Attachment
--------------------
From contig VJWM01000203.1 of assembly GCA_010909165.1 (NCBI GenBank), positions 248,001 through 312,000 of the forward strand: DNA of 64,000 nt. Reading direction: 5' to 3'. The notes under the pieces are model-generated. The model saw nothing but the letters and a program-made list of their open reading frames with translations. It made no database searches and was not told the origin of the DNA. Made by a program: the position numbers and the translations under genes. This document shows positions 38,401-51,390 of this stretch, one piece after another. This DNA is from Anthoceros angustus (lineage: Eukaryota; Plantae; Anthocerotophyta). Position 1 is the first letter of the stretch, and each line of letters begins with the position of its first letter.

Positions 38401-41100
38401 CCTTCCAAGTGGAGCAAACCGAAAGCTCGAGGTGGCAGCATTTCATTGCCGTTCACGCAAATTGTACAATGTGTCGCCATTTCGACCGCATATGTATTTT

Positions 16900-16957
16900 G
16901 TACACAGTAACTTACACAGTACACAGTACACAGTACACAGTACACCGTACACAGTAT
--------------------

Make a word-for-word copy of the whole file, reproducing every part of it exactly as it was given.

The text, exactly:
From contig VJWM01000203.1 of assembly GCA_010909165.1 (NCBI GenBank), positions 248,001 through 312,000 of the forward strand: DNA of 64,000 nt. Reading direction: 5' to 3'. The notes under the pieces are model-generated. The model saw nothing but the letters and a program-made list of their open reading frames with translations. It made no database searches and was not told the origin of the DNA. Made by a program: the position numbers and the translations under genes. This document shows positions 38,401-51,390 of this stretch, one piece after another. This DNA is from Anthoceros angustus (lineage: Eukaryota; Plantae; Anthocerotophyta). Position 1 is the first letter of the stretch, and each line of letters begins with the position of its first letter.

Positions 38401-41100
38401 CCTTCCAAGTGGAGCAAACCGAAAGCTCGAGGTGGCAGCATTTCATTGCCGTTCACGCAAATTGTACAATGTGTCGCCATTTCGACCGCATATGTATTTT

Positions 16900-16957
16900 G
16901 TACACAGTAACTTACACAGTACACAGTACACAGTACACAGTACACCGTACACAGTAT